Recyclable design is an essential approach to promoting resource conservation and product recycling. To introduce recyclable design, an organization that is now known as theCommittee for Environment-Compatible Designwas established in 1993. The workshop formulated the company’s first recyclable design policy based on the Comet Circle, and has built up know-how in various areas, such as the grading of plastic molding parts, strength design considering future reuse as well as the reduction of packaging materials, the reuse of high value-added parts, recycling of high-quality materials, and improvement in the ease of disassembling and sorting. After designing copiers and printers, designers carry out recyclable design self-assessments to make necessary improvements, and in this way, the consideration of designers to recycling has already become a part of their core design process. Inaddition, we hold a recyclable design seminar to discuss how to deal with revised rules and new laws and regulations, targeting designers of not only Ricoh’s design division but also of its Group companies.
Effects of recyclable design
As part of its measures to manufacture recyclable design products, Ricoh developed compatible labels which do not compromise the quality and purity of recycled plastics even when parts are dissolved and reused with the labels still on. We have been using these labels aslabels for products such as multifunction copiers and printers, as well as fax machines, since 1994. In order to promote the use of compatible labels for other home appliances, Ricoh signed a contract with the Association for Electronic Home Appliances in October 2009 to allow the association and its member firms free access to the relevant patents Ricoh owns. By having these compatible labels used in many home appliances, and by displaying the materials used in the labels, home appliance recycling plants can now eliminate the conventional process of removing product labels manually or punching them out by machine. This boosts the efficiency of the recycling process, and enables the recycling of high-quality materials. Ricoh expects that highly efficient plastic recycling using these the compatible labels will take root in Japan, and will contribute to the building of a recirculating society.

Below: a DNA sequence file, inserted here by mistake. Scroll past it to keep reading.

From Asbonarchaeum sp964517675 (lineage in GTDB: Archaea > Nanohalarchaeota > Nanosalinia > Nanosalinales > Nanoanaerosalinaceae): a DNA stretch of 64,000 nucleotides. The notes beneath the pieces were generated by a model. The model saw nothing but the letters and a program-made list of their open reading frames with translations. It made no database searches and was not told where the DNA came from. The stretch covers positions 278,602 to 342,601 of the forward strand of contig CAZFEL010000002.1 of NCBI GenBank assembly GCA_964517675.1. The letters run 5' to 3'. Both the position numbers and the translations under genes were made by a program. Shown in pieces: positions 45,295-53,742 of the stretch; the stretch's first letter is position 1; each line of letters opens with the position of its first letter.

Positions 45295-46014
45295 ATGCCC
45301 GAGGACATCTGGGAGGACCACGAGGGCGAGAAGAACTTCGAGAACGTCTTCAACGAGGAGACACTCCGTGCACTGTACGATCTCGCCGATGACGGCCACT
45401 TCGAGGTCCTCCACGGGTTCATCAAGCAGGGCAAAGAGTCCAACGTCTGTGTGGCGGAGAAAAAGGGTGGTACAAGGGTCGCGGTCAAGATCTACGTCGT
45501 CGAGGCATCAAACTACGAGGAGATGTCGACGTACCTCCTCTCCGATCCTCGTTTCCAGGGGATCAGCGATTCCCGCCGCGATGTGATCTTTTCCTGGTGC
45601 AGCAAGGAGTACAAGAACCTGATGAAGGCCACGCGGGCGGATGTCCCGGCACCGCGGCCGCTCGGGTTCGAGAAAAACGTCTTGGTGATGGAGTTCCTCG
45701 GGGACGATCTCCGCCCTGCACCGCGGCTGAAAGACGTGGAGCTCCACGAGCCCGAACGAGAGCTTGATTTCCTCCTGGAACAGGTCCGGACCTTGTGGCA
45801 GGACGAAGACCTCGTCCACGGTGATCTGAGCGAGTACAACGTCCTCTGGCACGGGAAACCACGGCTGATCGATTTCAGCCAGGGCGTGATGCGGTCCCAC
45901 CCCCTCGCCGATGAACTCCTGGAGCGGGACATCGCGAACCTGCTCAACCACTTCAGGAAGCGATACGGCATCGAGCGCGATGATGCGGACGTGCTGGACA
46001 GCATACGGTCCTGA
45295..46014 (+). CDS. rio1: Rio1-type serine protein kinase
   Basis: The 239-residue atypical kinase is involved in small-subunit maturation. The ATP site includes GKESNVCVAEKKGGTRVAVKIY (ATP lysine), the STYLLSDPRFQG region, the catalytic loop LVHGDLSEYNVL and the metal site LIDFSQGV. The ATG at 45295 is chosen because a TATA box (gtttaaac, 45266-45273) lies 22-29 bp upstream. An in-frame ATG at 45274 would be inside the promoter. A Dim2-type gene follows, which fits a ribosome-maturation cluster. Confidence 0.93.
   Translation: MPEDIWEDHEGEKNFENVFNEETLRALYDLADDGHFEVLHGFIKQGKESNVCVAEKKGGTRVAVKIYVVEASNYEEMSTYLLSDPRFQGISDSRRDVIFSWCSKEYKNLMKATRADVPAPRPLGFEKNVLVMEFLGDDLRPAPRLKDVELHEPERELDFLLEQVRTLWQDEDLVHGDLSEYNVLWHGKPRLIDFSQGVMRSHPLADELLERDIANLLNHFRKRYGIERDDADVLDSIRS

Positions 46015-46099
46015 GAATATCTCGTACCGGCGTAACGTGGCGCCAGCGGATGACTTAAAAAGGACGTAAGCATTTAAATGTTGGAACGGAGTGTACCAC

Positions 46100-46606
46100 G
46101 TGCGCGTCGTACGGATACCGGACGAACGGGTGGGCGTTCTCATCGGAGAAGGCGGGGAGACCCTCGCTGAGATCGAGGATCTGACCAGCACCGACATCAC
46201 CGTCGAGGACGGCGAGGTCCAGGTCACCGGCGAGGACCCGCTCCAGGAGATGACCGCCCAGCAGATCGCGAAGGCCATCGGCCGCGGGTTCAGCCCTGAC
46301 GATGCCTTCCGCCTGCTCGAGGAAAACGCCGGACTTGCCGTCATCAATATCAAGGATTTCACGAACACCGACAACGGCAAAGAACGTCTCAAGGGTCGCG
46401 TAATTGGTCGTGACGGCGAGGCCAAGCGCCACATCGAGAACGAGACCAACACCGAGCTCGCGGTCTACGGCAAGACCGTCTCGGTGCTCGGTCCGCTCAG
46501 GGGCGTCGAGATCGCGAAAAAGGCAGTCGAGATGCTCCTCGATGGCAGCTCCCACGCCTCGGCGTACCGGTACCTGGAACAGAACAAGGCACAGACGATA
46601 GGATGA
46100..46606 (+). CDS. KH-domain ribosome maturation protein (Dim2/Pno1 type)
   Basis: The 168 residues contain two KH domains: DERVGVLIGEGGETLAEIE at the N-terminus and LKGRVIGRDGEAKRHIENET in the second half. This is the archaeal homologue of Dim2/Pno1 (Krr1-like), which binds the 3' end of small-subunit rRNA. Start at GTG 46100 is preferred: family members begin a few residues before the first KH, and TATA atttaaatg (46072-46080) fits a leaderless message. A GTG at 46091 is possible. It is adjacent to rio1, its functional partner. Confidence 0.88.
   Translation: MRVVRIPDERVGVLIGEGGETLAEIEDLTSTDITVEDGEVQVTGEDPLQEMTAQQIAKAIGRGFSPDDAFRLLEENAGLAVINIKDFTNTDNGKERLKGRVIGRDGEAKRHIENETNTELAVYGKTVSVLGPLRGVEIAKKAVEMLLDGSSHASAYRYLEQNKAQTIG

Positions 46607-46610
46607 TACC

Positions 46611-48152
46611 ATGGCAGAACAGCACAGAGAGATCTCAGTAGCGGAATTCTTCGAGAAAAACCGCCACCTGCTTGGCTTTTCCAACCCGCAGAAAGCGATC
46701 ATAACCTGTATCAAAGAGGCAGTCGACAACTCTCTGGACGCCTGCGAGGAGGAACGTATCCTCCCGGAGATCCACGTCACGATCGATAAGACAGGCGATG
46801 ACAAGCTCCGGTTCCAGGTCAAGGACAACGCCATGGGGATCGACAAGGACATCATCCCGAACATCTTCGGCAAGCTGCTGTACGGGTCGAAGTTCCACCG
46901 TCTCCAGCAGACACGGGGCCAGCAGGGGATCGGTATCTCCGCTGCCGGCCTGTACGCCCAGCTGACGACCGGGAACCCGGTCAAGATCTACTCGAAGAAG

The deployment of compatible labels has enabled us to eliminate the roughly 14 minute process of removing labels when recycling copiers (in the case of widely used models) and the need to separately dispose of the labels, thereby boosting work efficiency at the recycling stage and reducing processing costs. Due to these efforts, we first introduced products equipped with parts composed of more than 20% recycled plastic content in 1999. Building upon this achievement, we have since continued increasing the use of recycled plastics.
Ricoh copiers are offered mainly for lease in Japan, and every leased copier is placed under our management. This system facilitates the collection of used machines, and allows us to effectively utilize resources. The know-how accumulated through this practice is also made available in countries where the business model differs from that of Japan tohelp develop their recycling system. However, the collection of used machines requires energy- and cost-consuming transportation, and therefore, if collected products are not effectively utilized, collection will only create substantial losses. Ricoh has adopted resource conservation and recycling as one of the pillars of its environmental conservation activities since the early 1990s, and has been working on the recycling of collected copiers, laser printers, toner cartridges, and supplies. More than 200,000 units of our used products are collected each year, and fully recycled* or reused. Furthermore, in order to continuously promote recycling, it is also necessary to create economic value from recycling. Ricoh therefore has been engaged in recyclingcopiers in Japan by collecting used machines and relaunching them back into the market. Since the release of its first recycled copier in 1997, Ricoh has expanded its lineup more actively than any other company to offer a wide variety of recycled machines with a copying productivity ranging—as of fiscal 2012—from 25 to 75 pages per minute. In 2009, Ricoh also released its first recycled full-color copier, the imagio MP C3500RC/C2500RC series. With this new series launched in the market, Ricoh’s recycled copiers are now capable of meeting a variety of customer needs with a wide selection of monochrome and color models.